The surge in energy stocks and reversal of fortune for technology stocks has been an important factor in ESG-focused fund struggles this year. It may be fair to argue that ESG investing was neither inherently great in 2020 nor inherently bad in 2022.
‘Values’ and ‘Value’ May Not Have the Same Meaning
Explaining the distinctions between terms is an important aspect of the advisor-client dialogue. Many clients seek alignment between their investments and personal values. Exclusionary approaches eliminate individual holdings or market sectors that investors wish to avoid. For example, many climate-focused investors embrace strategies that exclude traditional energy and utility stocks.
Exclusionary approaches are commonly selected for clients who prioritize “values” alignment for their investments. Advisors should understand the trade-offs implicit in exclusionary approaches. For example, tobacco stocks represent a very small part of the S&P 500 index, mitigating the potential opportunity cost of avoidance. In contrast, more than 20% of companies in the S&P 500 have some involvement in animal testing, so a blanket avoidance of animal testing would significantly reduce the investment opportunity set.
Many asset managers incorporate ESG factors into the assessment of the appropriate intrinsic “value” of an investment. ESG factors are an important, but not the only, investment consideration for many of the world’s largest and most influential asset managers.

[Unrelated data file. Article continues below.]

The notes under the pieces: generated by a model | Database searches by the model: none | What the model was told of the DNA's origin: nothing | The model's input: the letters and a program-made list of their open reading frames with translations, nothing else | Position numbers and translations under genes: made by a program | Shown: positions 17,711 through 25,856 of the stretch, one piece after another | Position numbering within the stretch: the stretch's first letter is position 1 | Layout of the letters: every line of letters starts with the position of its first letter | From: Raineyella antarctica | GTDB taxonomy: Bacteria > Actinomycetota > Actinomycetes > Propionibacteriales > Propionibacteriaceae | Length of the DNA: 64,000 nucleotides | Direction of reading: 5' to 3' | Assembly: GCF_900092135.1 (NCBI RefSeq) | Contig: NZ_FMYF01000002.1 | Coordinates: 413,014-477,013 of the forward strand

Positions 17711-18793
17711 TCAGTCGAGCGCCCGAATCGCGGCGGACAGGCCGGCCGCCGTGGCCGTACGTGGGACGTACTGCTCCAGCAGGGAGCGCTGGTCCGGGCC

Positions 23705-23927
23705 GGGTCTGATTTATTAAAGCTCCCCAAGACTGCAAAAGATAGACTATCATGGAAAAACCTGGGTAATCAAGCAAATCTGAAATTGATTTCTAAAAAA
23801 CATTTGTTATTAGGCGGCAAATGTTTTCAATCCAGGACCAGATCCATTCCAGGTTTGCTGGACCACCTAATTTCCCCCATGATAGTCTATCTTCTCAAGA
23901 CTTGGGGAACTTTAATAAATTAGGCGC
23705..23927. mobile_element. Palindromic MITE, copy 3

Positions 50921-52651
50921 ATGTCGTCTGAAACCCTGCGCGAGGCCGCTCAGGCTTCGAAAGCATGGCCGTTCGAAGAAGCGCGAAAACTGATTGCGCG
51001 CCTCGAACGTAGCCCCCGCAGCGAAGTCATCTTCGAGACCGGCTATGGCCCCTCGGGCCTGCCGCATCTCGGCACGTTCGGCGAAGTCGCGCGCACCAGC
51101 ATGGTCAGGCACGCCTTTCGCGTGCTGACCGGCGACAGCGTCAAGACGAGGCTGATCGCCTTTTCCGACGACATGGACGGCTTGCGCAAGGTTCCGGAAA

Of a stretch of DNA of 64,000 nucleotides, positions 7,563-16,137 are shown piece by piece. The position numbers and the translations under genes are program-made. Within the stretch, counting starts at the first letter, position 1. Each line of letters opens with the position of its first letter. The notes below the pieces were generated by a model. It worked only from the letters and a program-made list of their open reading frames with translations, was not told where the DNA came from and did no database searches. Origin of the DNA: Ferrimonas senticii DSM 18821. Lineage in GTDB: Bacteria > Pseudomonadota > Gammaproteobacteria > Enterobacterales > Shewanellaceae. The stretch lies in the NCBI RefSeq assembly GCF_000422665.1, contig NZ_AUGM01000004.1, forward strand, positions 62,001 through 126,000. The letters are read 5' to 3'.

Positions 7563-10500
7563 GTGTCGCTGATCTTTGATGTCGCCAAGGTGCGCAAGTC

Asset managers such as Pimco, GMO, T. Rowe Price, TIAA, Calvert and Parnassus incorporate ESG factors believed most likely to positively influence financial performance into traditional financial analysis. According to Parnassus CEO Ben Allen, “ESG done right can have a positive long-term impact on performance.”
Asset managers that incorporate ESG factors cite Wells Fargo, PG&E and Experian as companies in which ESG shortcomings created a material decline in the intrinsic value of the stock. According to EY Global Deputy Vice Chair Katie Kummer, “ESG information can serve two purposes: to assess financial risk and to assess social impact. These uses are not mutually exclusive but are easily confused.”
Advisors play a vital role in providing education, helping clients decide what approach or combination of approaches best aligns with the client’s preferences. Some clients may prefer the values alignment provided by an exclusionary approach; ESG-focused “value” strategies may resonate more with other clients.
Another key role for the advisor is to look beyond hype and sound bites to assess the authenticity of different investment offerings and merits of arguments about ESG investing. Ultimately, a well-informed client is more likely to remain a satisfied client.
Daniel S. Kern is chief investment officer of TFC Financial Management, an independent, fee-only financial advisory firm based in Boston. Prior to joining TFC, Daniel was president and CIO of Advisor Partners. Previously, Daniel was managing director and portfolio manager for Charles Schwab Investment Management, managing asset allocation funds and serving as CFO of the Laudus Funds.
Daniel is a graduate of Brandeis University and earned his MBA in finance from the University of California, Berkeley. He is a CFA charterholder and a former president of the CFA Society of San Francisco. He also sits on the board of trustees for the Green Century Funds